Data-Centric Parallel Programming

Decoupling domain science from performance optimization.

The DAPP project aims to build new representations for programs and algorithms, in order to efficiently map them to the entire hardware architecture landscape (CPU, GPU, and FPGA) with high utilization. With data-centric parallel programming, we enable direct knowledge transfer of performance optimization, regardless of the scientific application or the target processor.

Publications

  • Stateful Dataflow Multigraphs: A Data-Centric Model for High-Performance Parallel Programs
    Tal Ben-Nun, Johannes de Fine Licht, Alexandros Nikolaos Ziogas, Timo Schneider, Torsten Hoefler. Supercomputing 2019. Paper | Slides | Video
  • Optimizing the Data Movement in Quantum Transport Simulations via Data-Centric Parallel Programming
    Alexandros Nikolaos Ziogas, Tal Ben-Nun, Guillermo Indalecio Fernández, Timo Schneider, Mathieu Luisier, Torsten Hoefler. Supercomputing 2019.
  • A Data-Centric Approach to Extreme-Scale Ab initio Dissipative Quantum Transport Simulations
    Alexandros Nikolaos Ziogas, Tal Ben-Nun, Guillermo Indalecio Fernández, Timo Schneider, Mathieu Luisier, Torsten Hoefler. Supercomputing 2019. Won ACM Gordon Bell Prize.

DaCe

The DAPP project includes the DaCe (Data-Centric) programming environment. Several languages and frameworks can be compiled with DaCe, including Python (with a numpy-like interface), TensorFlow, and a subset of MATLAB. At the core of DaCe is its data-centric intermediate representation, called the Stateful Dataflow Multigraph (SDFG), which is a state machine of dataflow graphs. Below we see a matrix multiplication in its declarative form in the DaCe numpy interface, and the resulting SDFG:

@dace.program
def gemm(A: dace.float64[M, K], B: dace.float64[K, N], 
         C: dace.float64[M, N]):
    # Transient variable
    tmp = dace.define_local([M, N, K], dtype=A.dtype)

    @dace.map
    def mult(i: _[0:M], j: _[0:N], k: _[0:K]):
        in_A << A[i, k]
        in_B << B[k, j]
        out >> tmp[i, j, k]

        out = in_A * in_B

    dace.reduce(lambda a, b: a + b, tmp, C, axis=2)
Matrix Multiplication SDFG (Declarative)

In the graph, the blue region represents one state in the state machine. Circular nodes (A, B, tmp, C) are Arrays, hexagons (mult) are code Tasklets, triangles represent reductions, and the edges represents the data moved between the nodes. To explicitly mark and enable parametric parallelism, SDFGs define Map scopes (between the trapezoid nodes) with ranges.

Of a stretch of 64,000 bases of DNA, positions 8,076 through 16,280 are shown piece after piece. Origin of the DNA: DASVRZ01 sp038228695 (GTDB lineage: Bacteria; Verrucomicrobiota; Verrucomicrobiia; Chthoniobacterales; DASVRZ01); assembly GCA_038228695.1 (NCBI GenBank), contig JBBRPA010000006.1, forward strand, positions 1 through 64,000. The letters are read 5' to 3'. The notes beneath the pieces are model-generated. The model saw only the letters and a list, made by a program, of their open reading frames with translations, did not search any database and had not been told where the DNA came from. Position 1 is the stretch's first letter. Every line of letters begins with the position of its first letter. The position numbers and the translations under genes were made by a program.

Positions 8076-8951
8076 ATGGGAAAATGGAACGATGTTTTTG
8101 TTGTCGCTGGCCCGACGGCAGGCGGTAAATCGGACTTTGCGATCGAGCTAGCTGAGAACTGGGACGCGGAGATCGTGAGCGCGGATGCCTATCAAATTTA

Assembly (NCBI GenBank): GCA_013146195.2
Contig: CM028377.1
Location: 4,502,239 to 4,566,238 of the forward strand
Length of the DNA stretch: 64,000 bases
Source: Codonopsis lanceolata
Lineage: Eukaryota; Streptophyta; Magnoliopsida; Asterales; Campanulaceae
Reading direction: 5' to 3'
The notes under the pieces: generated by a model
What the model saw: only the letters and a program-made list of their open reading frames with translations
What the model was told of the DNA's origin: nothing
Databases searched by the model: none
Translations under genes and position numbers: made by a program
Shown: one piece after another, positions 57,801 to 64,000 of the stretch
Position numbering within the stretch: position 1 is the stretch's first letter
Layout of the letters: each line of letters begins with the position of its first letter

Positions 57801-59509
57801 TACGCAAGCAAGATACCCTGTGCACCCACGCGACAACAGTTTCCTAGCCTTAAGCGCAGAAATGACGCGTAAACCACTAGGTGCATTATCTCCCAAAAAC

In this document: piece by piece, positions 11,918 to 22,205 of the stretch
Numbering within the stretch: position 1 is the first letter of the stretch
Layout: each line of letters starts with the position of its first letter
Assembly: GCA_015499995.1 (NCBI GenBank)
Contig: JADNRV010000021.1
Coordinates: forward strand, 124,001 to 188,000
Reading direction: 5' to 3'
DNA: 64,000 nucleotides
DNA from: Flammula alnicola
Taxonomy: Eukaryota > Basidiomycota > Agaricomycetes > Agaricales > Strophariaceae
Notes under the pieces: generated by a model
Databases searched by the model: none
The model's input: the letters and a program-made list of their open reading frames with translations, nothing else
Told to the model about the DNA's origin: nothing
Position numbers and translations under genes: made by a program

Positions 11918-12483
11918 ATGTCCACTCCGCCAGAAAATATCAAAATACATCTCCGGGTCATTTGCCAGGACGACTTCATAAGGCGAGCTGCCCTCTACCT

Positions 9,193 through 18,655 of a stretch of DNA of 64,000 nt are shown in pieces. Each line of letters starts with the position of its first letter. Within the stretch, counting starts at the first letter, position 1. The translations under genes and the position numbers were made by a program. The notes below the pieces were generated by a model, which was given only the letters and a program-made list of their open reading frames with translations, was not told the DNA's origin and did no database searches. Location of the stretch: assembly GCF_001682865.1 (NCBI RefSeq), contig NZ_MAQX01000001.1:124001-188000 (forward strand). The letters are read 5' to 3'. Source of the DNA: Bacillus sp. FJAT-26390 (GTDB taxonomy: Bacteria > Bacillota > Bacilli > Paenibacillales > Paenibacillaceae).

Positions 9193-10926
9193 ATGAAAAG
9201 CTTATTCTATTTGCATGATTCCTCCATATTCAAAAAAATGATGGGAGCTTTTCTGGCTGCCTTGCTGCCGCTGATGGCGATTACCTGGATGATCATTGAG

The above version consumes N*M*K additional memory for tmp, which is not scalable. If we run the script, however, DaCe can transform the SDFG by fusing the map and reduce nodes, as follows:

$ python3 gemm.py
==== Program start ====
Matrix multiplication 1024x1024x1024
Automatically applied 2 strict state fusions and removed 0 redundant arrays.
0. Pattern FPGATransformCubed in gemm
...
8. Pattern MapReduceFusion in 3 -> 4 -> 5
...
Select the pattern to apply (0 - 11 or name$id): 8
You selected (8) pattern MapReduceFusion in 3 -> 4 -> 5 with parameters {}

We then obtain the following SDFG, which can also be manually programmed in Python (left-hand side).

@dace.program
def gemm(A: dace.float64[M, K], B: dace.float64[K, N], 
         C: dace.float64[M, N]):
    @dace.map
    def mult(i: _[0:M], j: _[0:N], k: _[0:K]):
        in_A << A[i, k]
        in_B << B[k, j]
        out >> C(1, lambda a,b: a+b)[i, j]

        out = in_A * in_B
Matrix Multiplication SDFG (Conflict-resolution)

Transforming the graph, both manually and automatically, can yield performance that is 98.6% of Intel MKL on CPU, 90% of NVIDIA CUTLASS on GPU, and 4,992x faster than High-Level Synthesis using Xilinx SDAccel on FPGA (see Performance for more results). An implicit matrix multiplication produces a reasonably fast version automatically:

@dace.program
def gemm(A: dace.float64[M, K], B: dace.float64[K, N], C: dace.float64[M, N]):
  C = A @ B

Performance

These are the runtimes of DaCe compiled from SDFGs on different fundamental computational kernels: Query with a predicate, Matrix Multiplication (MM), Histogram, 2D Jacobi Stencil, and Sparse Matrix-Vector multiplication (SpMV). We test CPUs, GPUs, and FPGAs.

CPU Performance
Intel Xeon E5-2650 v4 (12 cores)

GPU Performance
NVIDIA Tesla P100

FPGA Performance
Xilinx XCVU9P FPGA

Team

Johannes de Fine Licht
Johannes de Fine Licht
Alexandros-Nikolaos Ziogas
Alexandros-Nikolaos Ziogas
Timo Schneider
Timo Schneider